Translation, please.

Discussion in 'General Education' started by mstnteacherlady, Jul 13, 2008.

  1. mstnteacherlady

    mstnteacherlady Cohort

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    Jul 13, 2008

    If your school does not have a translator, how do you get notes (required to translated) translated to send home? I do not trust myself because I cannot correctly arrange the words in a sentence in Spanish. Free translation sites won't work because they are sometimes wrong or give the translation for a different meaning of a word.

    How do you go about getting those notes translated?
     
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  3. teacherpippi

    teacherpippi Habitué

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    Jul 13, 2008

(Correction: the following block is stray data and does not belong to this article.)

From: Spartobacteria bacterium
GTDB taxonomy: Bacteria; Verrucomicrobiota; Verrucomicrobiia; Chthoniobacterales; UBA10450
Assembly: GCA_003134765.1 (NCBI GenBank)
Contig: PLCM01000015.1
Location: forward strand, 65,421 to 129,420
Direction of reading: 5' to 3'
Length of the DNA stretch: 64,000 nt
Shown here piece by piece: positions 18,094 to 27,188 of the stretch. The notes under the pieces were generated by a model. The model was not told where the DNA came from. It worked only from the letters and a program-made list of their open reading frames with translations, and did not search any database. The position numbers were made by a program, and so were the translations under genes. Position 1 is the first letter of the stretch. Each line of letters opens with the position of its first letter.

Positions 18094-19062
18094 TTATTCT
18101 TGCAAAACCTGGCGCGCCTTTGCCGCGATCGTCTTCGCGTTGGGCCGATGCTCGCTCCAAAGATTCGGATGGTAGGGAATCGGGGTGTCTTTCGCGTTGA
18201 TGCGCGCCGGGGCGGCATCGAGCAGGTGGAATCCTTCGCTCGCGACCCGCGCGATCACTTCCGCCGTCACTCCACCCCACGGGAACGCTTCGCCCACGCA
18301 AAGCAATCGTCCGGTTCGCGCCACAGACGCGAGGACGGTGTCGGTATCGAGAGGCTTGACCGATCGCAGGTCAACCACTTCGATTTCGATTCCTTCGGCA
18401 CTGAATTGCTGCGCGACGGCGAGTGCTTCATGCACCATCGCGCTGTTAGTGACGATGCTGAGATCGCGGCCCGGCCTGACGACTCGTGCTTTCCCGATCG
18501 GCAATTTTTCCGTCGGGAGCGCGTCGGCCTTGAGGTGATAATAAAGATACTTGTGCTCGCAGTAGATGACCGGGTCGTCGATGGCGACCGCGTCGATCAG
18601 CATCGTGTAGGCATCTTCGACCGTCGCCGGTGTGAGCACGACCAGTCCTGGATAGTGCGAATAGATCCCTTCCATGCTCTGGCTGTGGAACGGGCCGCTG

This book has forms and letters that I have used in the past.
     
  4. nothermanda

    nothermanda Companion

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    Jul 13, 2008

    Check with your district - they may have a translator available.

    We sometimes ask for parent volunteers to help translate, and we've even been known to occasionally give extra credit to kids to help with translation :) Not for legally required notices, of course - just "Hey, the school picnic is coming up!" sort of things.

    I also have a little booklet (96 pages) called "Teachers' Messages for Report Cards." It gives translations for report card messages, personality problems, attendance, and end-of-school messages, as well as adjectives and phrases. It's published by Frank Schaffer, and can be found at the website of the same name.
     
  5. RainStorm

    RainStorm Phenom